Following a wildfire trial, during which a jury takes a few moments to sentence the kid (and fellow members of the jury appear to look at each others verdicts, and simply copy the person sitting next to them), Bill is sentenced to hang. I didn't realize America ever had hanging as a viable method of execution, but perhaps I can be corrected on that one. Ralph, meanwhile, is going slowly insane; nothing to do with the guilt of being a molester and witness to a murder and knowing that an innocent young man will be put to death. Oh noooo. It's all down to those drugs. Ralph, I have to say, has taken a remarkable slide if it really is down to the drugs. We are led to believe that he has been a regular user for a long time now, and yet he appears to disintegrate in a matter of days. It is during Ralph's reefer madness that one of the more ludicrous scenes takes place. Ralph demands of Blanche that she play the piano faster...and faster...and faster. The actress playing Blanche couldn't do "vigorous piano playing" and instead settled for "epileptic seizure."
I am going to stop picking on their acting soon. You are going to have to simply appreciate that it is more wooden than the sets they are using.
In a dramatic finale, Jack hears that Ralph is on the verge of spilling all about who really shot Mary. Jack goes to kill Ralph, but Ralph, for once not being paranoid but quite lucid, sees through Jack's terrible attempt to appear friendly (good acting or bad...depends on your perspective, I suppose). In another silly scene, Ralph beats Jack to death although judging from the sound effects, only about two of the numerous blows connected. In the end, all the survivors are arrested (except for Jimmy, whose fate is unknown, but probably involves drugs). Mae chirps like a canary. I think she was looking forward to having some different clothes in prison, something that wasn't some sort of long black dress. Blanche performs an extraordinary confessional speech, cries crocodile tears and launches herself at an unconvincing painting of a city skyline dressed up as a window. She ends up flat on the pavement, more broken than her lunatic boyfriend. Speaking of the devil, Ralph ends up being sentenced to an asylum, where presumably he continues to grow the unusual hump that is slowly swelling on his upper back. The good doctor enigmatically gives us a closing speech and then points at the camera to warn us of the perils of drugs. Yes, all of us. Even YOU.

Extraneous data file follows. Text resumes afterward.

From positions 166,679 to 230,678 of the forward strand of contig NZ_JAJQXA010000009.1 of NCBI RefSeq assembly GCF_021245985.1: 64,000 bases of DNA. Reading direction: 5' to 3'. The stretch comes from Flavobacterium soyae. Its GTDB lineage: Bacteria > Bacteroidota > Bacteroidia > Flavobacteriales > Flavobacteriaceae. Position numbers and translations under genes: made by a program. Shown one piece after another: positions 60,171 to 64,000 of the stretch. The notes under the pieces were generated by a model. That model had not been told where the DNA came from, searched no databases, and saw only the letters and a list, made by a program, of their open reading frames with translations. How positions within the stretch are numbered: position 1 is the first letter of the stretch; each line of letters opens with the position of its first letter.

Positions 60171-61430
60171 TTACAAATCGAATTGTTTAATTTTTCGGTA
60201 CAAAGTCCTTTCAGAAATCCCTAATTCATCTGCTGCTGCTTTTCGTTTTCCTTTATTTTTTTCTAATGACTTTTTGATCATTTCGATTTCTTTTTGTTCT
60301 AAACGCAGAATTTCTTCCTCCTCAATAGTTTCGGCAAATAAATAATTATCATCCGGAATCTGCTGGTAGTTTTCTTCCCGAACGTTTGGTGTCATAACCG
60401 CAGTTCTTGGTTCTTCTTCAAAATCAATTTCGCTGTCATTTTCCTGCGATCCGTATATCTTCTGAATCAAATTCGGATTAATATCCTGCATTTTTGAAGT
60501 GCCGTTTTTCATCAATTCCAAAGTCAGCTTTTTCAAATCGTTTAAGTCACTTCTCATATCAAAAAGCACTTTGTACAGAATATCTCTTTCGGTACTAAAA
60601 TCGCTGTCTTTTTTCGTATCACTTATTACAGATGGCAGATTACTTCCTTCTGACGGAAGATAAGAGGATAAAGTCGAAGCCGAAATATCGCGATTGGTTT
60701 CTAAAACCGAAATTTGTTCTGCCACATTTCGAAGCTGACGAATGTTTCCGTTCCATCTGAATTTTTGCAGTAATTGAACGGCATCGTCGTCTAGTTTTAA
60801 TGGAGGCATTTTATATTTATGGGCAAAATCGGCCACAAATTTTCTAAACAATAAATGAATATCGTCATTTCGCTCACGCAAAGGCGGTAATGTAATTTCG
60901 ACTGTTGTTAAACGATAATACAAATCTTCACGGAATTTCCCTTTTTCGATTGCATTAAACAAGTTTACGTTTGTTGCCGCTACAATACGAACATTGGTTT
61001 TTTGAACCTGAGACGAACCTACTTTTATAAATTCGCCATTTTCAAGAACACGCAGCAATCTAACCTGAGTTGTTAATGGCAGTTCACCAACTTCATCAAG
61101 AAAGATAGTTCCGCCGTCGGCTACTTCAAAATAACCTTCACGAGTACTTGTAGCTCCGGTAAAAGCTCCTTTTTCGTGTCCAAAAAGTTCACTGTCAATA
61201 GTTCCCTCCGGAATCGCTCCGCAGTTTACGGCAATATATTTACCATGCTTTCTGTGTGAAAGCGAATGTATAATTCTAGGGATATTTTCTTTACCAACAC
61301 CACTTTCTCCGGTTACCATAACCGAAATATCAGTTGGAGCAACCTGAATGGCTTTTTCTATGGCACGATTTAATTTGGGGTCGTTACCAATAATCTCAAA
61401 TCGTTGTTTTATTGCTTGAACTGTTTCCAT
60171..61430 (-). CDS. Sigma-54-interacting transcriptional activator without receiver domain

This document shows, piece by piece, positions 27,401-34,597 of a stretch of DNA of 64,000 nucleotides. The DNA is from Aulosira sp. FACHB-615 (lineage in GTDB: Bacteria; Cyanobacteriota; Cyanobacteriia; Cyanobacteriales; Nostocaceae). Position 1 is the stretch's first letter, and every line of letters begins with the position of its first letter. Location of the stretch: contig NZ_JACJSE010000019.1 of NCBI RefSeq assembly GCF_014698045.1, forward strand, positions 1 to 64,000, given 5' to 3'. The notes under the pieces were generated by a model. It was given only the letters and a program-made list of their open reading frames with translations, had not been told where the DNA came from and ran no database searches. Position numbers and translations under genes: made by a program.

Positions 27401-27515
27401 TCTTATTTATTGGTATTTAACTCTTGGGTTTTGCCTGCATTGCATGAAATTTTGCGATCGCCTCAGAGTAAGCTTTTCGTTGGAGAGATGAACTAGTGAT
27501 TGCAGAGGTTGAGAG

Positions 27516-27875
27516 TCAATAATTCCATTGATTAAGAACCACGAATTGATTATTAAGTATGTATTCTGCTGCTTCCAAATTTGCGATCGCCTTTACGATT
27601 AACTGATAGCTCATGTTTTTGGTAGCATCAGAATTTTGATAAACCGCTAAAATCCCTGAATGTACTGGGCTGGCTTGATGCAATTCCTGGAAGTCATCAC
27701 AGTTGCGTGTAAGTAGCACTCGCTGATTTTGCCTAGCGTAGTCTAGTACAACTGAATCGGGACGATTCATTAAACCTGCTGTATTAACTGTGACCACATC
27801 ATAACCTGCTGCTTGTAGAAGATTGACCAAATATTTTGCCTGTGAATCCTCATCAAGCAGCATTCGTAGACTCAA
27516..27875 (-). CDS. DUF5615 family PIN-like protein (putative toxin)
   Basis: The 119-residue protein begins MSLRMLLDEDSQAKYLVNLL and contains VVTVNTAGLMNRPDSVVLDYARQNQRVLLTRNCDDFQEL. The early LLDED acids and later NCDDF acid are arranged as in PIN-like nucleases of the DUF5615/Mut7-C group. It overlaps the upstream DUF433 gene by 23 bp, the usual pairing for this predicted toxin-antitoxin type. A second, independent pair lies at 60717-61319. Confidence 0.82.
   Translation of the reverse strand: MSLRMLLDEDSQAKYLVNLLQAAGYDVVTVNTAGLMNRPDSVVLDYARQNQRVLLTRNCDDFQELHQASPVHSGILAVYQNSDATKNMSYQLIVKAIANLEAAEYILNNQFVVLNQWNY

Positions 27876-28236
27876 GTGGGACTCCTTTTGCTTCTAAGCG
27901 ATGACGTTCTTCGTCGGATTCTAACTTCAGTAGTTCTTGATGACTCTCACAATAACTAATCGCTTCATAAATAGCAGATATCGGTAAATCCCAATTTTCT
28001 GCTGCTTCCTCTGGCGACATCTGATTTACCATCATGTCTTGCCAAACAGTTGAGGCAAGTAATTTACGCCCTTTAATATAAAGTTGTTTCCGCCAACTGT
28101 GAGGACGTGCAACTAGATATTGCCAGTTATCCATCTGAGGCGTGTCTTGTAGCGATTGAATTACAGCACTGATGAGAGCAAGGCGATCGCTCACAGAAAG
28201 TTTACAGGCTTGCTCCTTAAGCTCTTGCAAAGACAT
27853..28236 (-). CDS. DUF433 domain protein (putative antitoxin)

Even by the standards of the day, "Reefer Madness" is an appalling film. The acting is awful, the audio is either muffled or missing, and the editing appears to have been achieved with scissors. I'm not kidding; there are some magic moments of cutting in this film. People have sentences inexplicably cut short, Bill memorably falls into a pond in three distinct stages, and there is, of course, the magical scene with Jack opening a door to walk through it and then simply disappearing. The first time I showed this to my friends, they insisted on rewinding the DVD and watching that one part again. And again. And again. Also, there is the sheer bloody minded stupidity of the facts surrounding how dangerous it is as a drug. I have never heard of a stoner driving too fast. I've never heard of a stoner doing anything too fast. Neither have I ever been met by a stoner who wanted to kill me. On the contrary, most of the time you can't get them off your shoulder as they lean into your ear and insist on detailing all their theories on how the Universe came to be and where it is going.
I'm not saying whether it is dangerous or not - that is an ongoing debate I am not really interested in being a part of. But even I, passive neutral as I am, can see that the effects have been, like Blanche, slightly oversexed.